Fig 1. Literature search process.

Identification, screening and inclusion of articles for the identification of validation parameters in the literature.

The thematic content analysis (TCA) method was used to identify the main validation parameters present in the literature [36]. Briefly, this method consists of collecting information on a field in a structured way, followed by extracting the data from the identified sources and, finally, grouping these parameters into more general, broader categories. In our study, we determined the parameters defined by the included articles’ authors as determinative to ‘validate’ the animal model. Identified parameters were then grouped into themes–based on the concepts of face, construct and predictive validity–and were given a generic, broader name. Eight domains were identified based on the validation parameters reported in the literature and are presented in Table 1.

Table 1. The eight domains identified and their frequency in the included articles.

The eight identified domains were used to draft questions related to the different facets of disease simulation (Table 2).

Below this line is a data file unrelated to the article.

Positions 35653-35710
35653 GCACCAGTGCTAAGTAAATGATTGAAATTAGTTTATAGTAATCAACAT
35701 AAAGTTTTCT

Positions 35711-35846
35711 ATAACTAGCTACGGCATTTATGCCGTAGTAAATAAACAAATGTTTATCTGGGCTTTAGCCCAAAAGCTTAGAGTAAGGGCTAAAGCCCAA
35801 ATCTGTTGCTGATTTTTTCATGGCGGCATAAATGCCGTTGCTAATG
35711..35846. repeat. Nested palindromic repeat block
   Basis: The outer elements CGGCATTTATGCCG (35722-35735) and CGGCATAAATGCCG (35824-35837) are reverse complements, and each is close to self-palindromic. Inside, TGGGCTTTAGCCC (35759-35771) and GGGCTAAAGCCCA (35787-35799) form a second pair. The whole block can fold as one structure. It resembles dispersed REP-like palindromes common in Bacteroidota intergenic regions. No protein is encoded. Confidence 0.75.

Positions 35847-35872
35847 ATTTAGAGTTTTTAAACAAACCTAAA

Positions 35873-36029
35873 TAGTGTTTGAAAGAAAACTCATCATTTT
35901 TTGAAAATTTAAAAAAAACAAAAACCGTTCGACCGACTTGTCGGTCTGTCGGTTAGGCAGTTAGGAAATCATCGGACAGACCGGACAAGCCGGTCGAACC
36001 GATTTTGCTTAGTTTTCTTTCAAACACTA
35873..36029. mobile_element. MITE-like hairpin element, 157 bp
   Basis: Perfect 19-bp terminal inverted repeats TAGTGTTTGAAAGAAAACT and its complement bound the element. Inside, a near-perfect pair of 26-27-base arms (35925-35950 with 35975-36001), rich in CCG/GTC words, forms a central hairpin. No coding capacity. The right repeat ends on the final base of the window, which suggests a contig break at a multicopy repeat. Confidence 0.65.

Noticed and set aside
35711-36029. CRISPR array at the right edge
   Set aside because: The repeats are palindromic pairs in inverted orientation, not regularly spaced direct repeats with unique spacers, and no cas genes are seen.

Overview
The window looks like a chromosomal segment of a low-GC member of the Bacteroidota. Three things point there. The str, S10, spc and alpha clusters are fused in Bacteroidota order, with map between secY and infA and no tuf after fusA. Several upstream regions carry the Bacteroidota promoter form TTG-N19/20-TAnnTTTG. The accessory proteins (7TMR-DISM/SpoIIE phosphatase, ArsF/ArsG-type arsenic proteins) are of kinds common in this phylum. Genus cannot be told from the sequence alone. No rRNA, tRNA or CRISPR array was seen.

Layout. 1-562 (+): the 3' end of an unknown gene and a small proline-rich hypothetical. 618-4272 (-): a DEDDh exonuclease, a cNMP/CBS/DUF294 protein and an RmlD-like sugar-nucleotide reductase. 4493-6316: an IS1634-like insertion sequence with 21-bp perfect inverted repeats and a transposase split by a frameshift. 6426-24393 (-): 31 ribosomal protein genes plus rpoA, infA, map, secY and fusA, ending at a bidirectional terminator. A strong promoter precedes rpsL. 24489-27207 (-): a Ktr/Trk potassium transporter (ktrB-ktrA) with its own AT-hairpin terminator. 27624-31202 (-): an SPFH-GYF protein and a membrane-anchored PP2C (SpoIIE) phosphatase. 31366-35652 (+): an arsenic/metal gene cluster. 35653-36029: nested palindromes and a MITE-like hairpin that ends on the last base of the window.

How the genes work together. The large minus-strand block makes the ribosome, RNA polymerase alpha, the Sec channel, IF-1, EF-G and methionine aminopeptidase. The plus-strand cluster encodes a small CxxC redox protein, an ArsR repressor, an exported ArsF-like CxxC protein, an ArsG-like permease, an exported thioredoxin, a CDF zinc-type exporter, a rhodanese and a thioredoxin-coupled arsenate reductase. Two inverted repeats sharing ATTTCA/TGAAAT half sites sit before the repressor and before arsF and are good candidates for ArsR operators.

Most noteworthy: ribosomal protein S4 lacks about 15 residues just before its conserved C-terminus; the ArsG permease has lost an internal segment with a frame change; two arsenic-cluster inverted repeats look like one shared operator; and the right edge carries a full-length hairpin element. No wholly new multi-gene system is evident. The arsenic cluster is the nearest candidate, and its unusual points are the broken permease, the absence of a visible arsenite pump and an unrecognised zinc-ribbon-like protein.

Table 2. The Framework to Identify Models of Disease (FIMD).

Questions per validation parameter, and weight of each question and domain according to the same weighting system, in which the total of 100 points is divided equally by the eight domains, and then equally by each question within a domain.

We designed FIMD to circumvent some significant limitations present in the current approaches, such as the absence of standardisation, integration and facility of model comparison. We also conducted a web-based survey with experts from academia, industry and regulatory agencies to validate our findings and identify opportunities for improvement (see S1 Supporting Information). To make the framework systematic, transparent and to minimise parameter discordance, instructions on how to complete the validation sheets as well as a template are provided (see S2 and S3 Supporting Information, respectively). Non-human animal studies of both effective and ineffective drugs are included in the Pharmacological Validation. This inclusion results in a better understanding of the pathways that are involved in the disease pathophysiology of a model when compared to humans. With this information, companies with extensive non-human animal data from failed projects can easily perform a read-across of their models to inform the choice of future programmes. Also, all interventional drug studies in the Pharmacological Validation have a reporting quality and risk of bias assessment adapted from the ARRIVE guidelines and the SYRCLE’s Risk of Bias Tool (see S2 Supporting Information) [27,37].